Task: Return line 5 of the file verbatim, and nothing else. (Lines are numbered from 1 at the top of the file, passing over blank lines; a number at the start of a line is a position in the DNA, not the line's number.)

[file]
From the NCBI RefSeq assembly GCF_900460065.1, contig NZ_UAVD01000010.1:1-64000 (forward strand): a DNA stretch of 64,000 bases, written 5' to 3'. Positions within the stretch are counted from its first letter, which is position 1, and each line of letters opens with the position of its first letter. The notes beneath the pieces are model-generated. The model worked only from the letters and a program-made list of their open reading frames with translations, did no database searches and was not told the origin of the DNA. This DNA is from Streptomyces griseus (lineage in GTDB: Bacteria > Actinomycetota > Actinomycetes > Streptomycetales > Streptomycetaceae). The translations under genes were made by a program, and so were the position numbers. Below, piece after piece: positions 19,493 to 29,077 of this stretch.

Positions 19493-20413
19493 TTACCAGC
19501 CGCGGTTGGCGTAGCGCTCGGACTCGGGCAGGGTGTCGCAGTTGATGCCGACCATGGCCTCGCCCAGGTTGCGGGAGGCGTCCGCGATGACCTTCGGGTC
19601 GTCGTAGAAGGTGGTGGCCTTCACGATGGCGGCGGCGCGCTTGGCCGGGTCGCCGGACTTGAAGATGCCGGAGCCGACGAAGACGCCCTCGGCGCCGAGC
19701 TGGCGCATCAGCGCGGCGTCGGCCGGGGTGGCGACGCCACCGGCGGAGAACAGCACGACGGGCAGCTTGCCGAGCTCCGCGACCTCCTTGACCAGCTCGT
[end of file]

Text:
19601 GTCGTAGAAGGTGGTGGCCTTCACGATGGCGGCGGCGCGCTTGGCCGGGTCGCCGGACTTGAAGATGCCGGAGCCGACGAAGACGCCCTCGGCGCCGAGC